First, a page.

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Concept

CONCEPT

For Wilfred Bion, conception is the result of coupling a pre-conception, an innate a priori idea, and a realization, elements of the real that are provided by external-sensory or internal-emotional experience. The concept is derived from conception through abstraction and generalization. Language and the attribution of a name to a concept unite preconception and realization, preventing any loss of experience in the process. In Bion's grid conception appears in row E, below the pre-conceptions (row D). The transition from D to E occurs when a pre-conception (for example, the infant's innate expectation of the breast) encounters a negative realization (absence of the real breast).

In a key article on the theory of thought, presented during the International Congress of Psychoanalysis held in Edinburgh in 1961, Bion appears to contradict himself when discussing his theory of conceptions. In one paragraph he says that the union of the preconception (innate expectation of the breast) with the realization ("the breast itself") gives rise to a conception, associated with an experience of satisfaction. In the following paragraph he writes that it is only when the pre-conception is joined with frustration that a conception (thought) is produced.

There is a problem with Bion's first statement. For if there is no internal object because that object has not been thought, it is difficult to justify how the "breast itself" could make contact with the pre-conception. Bion's second statement leads us to believe that the sensation of hunger (emotion), combined with the frustration (absence of the breast), will create the conception of "no breast," a "non-object," which then, through contact with the mother and the intervention of the container-contained mechanism, , will be able to become a "good breast." The presence of two innate pre-conceptions, present at the start of life: "bad" and "good" breasts, which are coupled with the realizations concerning the "absent breast" and the nourishing breast also need to be recognized. This will be the basis of the first internal object. Additionally, it is the infant's constitution, which enables him or her to tolerate the frustration of hunger, of the "absent breast," while preventing it from becoming prematurely the "bad breast" whose fate is then to be evacuated in the same way as feces, tears, et cetera (beta-elements).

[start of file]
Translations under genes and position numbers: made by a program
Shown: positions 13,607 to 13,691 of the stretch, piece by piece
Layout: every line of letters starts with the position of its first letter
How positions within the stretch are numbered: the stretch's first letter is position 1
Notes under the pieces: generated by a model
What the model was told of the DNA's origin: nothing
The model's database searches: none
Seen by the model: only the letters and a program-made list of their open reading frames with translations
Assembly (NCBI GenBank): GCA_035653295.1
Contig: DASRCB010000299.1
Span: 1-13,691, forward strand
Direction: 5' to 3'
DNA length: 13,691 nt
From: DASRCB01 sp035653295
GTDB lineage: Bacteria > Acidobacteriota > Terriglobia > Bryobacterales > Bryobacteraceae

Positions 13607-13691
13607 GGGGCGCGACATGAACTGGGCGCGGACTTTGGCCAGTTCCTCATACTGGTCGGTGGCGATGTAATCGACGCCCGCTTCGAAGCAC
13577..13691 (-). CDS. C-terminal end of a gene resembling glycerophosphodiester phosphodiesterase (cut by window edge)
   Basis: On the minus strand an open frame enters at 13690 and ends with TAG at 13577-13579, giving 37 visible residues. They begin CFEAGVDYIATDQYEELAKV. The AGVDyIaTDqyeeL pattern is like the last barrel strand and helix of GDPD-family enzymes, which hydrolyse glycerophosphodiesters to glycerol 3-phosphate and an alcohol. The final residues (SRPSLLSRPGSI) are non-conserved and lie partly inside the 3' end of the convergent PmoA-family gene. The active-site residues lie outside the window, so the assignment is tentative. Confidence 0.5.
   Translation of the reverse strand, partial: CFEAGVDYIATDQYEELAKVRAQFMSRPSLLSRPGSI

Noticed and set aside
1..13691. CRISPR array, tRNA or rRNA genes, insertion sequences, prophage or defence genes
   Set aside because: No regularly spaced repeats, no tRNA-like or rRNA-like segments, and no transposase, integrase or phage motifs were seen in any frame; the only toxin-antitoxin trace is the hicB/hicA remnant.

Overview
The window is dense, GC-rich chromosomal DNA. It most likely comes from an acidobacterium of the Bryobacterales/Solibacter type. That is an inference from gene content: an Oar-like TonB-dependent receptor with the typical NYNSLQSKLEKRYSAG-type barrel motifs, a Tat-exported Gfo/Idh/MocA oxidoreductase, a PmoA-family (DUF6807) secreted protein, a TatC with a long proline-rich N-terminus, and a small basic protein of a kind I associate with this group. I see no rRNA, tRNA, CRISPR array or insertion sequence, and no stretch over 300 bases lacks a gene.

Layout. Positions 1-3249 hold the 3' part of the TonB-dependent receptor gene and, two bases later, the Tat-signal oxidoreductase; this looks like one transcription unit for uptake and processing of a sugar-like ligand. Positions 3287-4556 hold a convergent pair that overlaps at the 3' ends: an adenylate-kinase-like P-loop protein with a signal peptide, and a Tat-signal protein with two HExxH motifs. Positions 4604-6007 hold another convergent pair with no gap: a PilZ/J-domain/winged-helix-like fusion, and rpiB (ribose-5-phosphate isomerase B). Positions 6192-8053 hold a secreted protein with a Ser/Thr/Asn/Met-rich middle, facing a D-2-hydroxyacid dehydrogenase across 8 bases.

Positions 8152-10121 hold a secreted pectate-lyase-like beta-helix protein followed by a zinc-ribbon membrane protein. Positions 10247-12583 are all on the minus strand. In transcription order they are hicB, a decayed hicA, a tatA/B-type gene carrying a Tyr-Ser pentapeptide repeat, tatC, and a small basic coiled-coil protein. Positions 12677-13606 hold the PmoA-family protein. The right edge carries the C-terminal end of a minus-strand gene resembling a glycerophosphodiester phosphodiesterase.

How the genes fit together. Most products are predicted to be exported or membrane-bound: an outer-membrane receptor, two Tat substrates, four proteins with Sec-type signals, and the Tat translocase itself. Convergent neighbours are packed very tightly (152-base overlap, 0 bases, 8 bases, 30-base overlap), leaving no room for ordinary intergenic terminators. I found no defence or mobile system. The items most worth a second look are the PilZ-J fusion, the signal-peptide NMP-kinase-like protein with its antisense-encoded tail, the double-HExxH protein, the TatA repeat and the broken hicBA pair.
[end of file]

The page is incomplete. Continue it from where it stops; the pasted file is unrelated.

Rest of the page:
Bion considers the concept a conception that has been assigned a name. The concept signifies a growth of the abstraction that enables us to expand the generalization of psychoanalytic theories, which, as a whole are judged to be too descriptive, too concrete. Concepts can be articulated in a deductive scientific system that functions like an Ars combinatoria .

Pedro Luzes

See also: Grid; Breast, good/bad object; Preconception; Realization; Thought.

Bibliography

Bion, Wilfred. (1962a). Learning from experience. London: Heinemann; New York: Basic Books.

. (1967). A theory of thinking. In Second thoughts. London: Heinemann. (Reprinted from International Journal of Psycho-Analysis, 43, 4-5.)

. (1963). Elements of psycho-analysis. London: Heinemann.

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concept

con·cept / ˈkänˌsept/ • n. an abstract idea; a general notion: the concept of justice. ∎  a plan or intention; a conception: the center has kept firmly to its original concept. ∎  an idea or invention to help sell or publicize a commodity: a new concept in corporate hospitality. ∎ Philos. an idea or mental picture of a group or class of objects formed by combining all their aspects. ∎  [as adj.] (of a car or other vehicle) produced as an experimental model to test the viability of new design features.

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concept

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